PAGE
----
For now, the younger hen is managing just fine with a "frontier woman" approach to mothering.  Disdaining the coop, she instead leads her chicks through the tall grasses at the bottom of the peapen, foraging for bugs and green shoots.  It's fortunate for her that the recent rains have encouraged the grasses to put up tender new growth, and multiplied the bugs.  Her methods have me flitting through the yard several times a day to keep an eye on things, because in the past we have had peachicks go missing while wandering around the pen:  they duck under the fence where the squirrels have warped the wire, or come under fire from jealous aunties.  So far, though, their mother has managed to keep them safe.  Today I did catch her eyeing the nursery with a jealous glint in her eye, though.  I think she's starting to question the status quo.

Saturday, June 4, 2011

Twip.  Twip.  Twip.

Ah, the sound of chicks at play.  Chatting with one another, poking through the dish of crumbles, receiving the occasional unsolicited body-slam.  It's a lot like kindergarten at lunchtime.  Their little voices echo slightly off the blue tiled walls of the spare bathroom shower, lit 24 hours a day by the heat lamp tied to the flexi-hose of the holstered shower head, a tiny oasis of summer's warmth in our single-paned house while yet another atypical cold rainstorm patters down outside in the chilly breeze.

These are the chicks of the first incubator hatch:  two Icelandics, three Easter Eggers, and a bantam cochin.  All six are still with us; the last-hatched chick, whom I suspected of being somewhat oxygen-deprived, has shown considerable cognitive improvement and no longer has to be reminded to eat.  Chick number four--the one on the far right--an Easter Egger who came out of the shell only with assistance and stood bolt upright like a penguin for several days, has at last shown some response to our efforts to re-educate its legs.  Chick number five, the bantam cochin, had a couple of turned toes which responded beautifully to a temporary shoe.  And numbers one through three--the Icelandics and the black Easter Egger in the center of the photo--never had any problems.  One of them has already learned how to perch on the rim of the box.

There seems to be a trend with me, incubators, and orthotic chick footwear.  The last time I used an incubator--a Roll-X, the Ferrari of incubators, borrowed from a neighbor--we had an uneventful hatch of eight out of ten eggs, but two chicks emerged with turned feet.  I struggled with them for months but never did manage to correct the wayward toes; they are our two senior roosters now, Jake and Elwood.  This time around, we again had two with leg/foot problems.  The cochin, thankfully, was an easy fix:  two days of clumping around in a snowshoe contraption made of 3X5 cards and sticky tape, and the toes straightened out.  Our little "penguin" chick, on the other hand, has been another story.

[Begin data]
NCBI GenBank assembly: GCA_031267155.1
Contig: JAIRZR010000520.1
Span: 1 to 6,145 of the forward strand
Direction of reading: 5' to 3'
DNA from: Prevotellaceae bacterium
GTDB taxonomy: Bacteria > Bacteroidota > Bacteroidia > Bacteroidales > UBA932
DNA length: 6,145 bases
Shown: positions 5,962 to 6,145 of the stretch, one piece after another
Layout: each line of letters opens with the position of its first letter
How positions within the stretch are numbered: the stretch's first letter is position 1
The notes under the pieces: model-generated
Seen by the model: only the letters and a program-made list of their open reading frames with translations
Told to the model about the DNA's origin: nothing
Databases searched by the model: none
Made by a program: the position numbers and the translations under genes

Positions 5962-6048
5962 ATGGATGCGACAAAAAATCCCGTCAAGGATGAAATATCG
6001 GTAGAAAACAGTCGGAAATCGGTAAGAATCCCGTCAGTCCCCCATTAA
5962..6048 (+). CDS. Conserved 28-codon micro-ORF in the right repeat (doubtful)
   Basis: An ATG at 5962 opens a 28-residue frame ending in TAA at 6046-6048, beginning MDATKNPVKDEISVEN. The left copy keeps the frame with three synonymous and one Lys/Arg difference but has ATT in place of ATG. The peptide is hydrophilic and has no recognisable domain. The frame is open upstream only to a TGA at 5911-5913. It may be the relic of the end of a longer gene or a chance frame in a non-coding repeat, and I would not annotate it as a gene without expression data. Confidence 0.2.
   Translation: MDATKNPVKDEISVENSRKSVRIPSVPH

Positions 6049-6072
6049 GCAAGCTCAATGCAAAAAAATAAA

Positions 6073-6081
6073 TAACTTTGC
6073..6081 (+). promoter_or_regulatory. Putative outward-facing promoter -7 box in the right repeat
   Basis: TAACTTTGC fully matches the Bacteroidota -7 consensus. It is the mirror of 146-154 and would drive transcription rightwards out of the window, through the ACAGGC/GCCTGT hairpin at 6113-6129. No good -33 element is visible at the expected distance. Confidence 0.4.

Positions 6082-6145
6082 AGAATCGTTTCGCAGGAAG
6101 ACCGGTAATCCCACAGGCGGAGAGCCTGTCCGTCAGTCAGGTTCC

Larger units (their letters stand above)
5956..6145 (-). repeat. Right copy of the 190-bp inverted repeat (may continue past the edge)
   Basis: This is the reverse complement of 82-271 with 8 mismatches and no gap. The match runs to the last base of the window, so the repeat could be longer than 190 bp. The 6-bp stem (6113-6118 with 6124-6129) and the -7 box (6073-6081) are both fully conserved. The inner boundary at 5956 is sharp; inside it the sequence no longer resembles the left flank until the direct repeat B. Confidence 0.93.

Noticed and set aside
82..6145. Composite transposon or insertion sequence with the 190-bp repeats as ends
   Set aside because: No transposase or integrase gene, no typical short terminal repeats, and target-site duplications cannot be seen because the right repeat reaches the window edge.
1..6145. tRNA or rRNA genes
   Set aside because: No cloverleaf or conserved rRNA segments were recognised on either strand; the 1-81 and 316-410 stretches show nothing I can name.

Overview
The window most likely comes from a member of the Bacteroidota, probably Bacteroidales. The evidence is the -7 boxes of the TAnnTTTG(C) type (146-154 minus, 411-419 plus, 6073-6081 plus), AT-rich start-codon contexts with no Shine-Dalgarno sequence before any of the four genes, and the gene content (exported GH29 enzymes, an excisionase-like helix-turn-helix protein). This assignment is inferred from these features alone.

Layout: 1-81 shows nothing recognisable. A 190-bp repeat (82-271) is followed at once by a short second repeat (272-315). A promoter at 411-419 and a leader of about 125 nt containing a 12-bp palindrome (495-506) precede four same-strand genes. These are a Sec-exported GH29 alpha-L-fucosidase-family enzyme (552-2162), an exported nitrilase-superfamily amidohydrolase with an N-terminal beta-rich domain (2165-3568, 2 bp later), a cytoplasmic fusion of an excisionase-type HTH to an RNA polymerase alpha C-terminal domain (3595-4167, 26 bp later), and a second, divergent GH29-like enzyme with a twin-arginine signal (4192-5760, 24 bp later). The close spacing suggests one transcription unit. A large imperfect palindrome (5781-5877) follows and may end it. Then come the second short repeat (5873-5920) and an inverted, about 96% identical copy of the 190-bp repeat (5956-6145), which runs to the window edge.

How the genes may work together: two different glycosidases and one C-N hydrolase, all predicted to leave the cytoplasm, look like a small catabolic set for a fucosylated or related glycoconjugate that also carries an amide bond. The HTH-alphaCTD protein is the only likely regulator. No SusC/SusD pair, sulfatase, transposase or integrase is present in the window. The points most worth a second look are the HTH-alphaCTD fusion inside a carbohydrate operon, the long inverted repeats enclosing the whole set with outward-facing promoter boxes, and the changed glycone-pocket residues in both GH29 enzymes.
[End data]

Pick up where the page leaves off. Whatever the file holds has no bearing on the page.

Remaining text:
The chick's first problem was contractures of the upper leg muscles, resulting in a bird that stood with its spine nearly vertical, rather than the almost horizontal posture of a normal chicken.  Two days and several bouts of physical therapy later, I noted glumly that the long tendons that run along the back of the lower leg and under the toes were starting to contract as well, arching the toes and bringing the sole of the foot off the ground.  The chick lolled comfortably on its back in my hand, waving its curved feet like a stage magician telegraphing along to "Abracadabra presto-chango."

"Seriously, kid?"

In order to stretch the tendons again, the chick needed a flat surface to bind the toes to, and also a support running up the back of the lower leg.   By a lucky fluke, the plastic casing of a double-pack of black printer ink had been molded with just the right angle.  With much measuring, and trimming--and some cursing when the chick kicked at inopportune moments, tangling the tape--we eventually got it fitted.  When stood up, the chick promptly flopped down and began pulling at the tape.  It then demonstrated that slick plastic has a distinct lack of traction.

"Peep!"  We got the massive stinkeye.

Tape treads were applied.  A piece of non-slip liner was pilfered from one of the kitchen drawers and placed on the floor of the brooder.  With these aids, the chick managed to totter about.  Later that day I discovered it sleeping on its back, bandaged feet in the air.  The tape treads had accumulated a truly shocking amount of poo.

Modelling the latest in strappy spring fashions . . . .

At the end of the third day, the chick was walking fairly well and, as an added bonus, had finally adopted a normal stance.  So we removed the braces, to the tune of much yelling from the chick:  "Sticky tape PULLS!"  Since then, it seems to have reached a plateau.  The toes haven't contracted again, and the chick hasn't gone back to standing like a penguin.  But it's not as mobile as the rest, and has a tendency to stagger and sit down suddenly.  I'm as bad as the proverbial mother hen, hovering over this kid and worrying, but at the moment there really isn't anything more that I can do, other than keep an eye on things.

And the incubator has been refilled, and set to run a second time.  Oh how I hope that things work out better this time around.  o.O